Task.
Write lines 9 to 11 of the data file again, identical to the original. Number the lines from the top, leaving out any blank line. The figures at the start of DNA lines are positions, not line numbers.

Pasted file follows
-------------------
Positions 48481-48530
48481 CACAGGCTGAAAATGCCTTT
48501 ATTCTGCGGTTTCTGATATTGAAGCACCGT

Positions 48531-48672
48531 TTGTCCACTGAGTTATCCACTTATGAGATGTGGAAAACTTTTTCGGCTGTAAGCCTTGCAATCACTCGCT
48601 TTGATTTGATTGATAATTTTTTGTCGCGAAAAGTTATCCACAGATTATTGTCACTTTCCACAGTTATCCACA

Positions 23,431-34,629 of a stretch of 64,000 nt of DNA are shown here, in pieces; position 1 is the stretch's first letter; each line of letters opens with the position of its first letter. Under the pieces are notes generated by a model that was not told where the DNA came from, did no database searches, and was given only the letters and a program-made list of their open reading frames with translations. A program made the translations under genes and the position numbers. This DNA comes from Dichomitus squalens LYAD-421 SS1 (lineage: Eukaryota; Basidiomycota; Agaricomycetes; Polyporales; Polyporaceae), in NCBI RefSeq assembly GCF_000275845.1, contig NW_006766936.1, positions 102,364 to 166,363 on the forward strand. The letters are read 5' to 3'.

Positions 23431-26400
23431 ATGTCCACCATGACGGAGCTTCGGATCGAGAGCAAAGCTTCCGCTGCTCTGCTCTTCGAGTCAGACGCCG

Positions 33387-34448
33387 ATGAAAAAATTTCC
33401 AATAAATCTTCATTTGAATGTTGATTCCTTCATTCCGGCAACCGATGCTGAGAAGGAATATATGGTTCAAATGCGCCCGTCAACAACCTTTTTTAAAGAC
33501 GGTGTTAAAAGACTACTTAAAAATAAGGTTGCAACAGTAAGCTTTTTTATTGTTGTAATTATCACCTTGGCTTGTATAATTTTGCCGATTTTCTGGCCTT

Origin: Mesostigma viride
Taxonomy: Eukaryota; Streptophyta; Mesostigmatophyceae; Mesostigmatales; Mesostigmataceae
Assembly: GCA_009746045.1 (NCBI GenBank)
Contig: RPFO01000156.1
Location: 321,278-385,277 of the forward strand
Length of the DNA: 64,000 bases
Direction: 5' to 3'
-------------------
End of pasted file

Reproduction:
23431 ATGTCCACCATGACGGAGCTTCGGATCGAGAGCAAAGCTTCCGCTGCTCTGCTCTTCGAGTCAGACGCCG

Positions 33387-34448
33387 ATGAAAAAATTTCC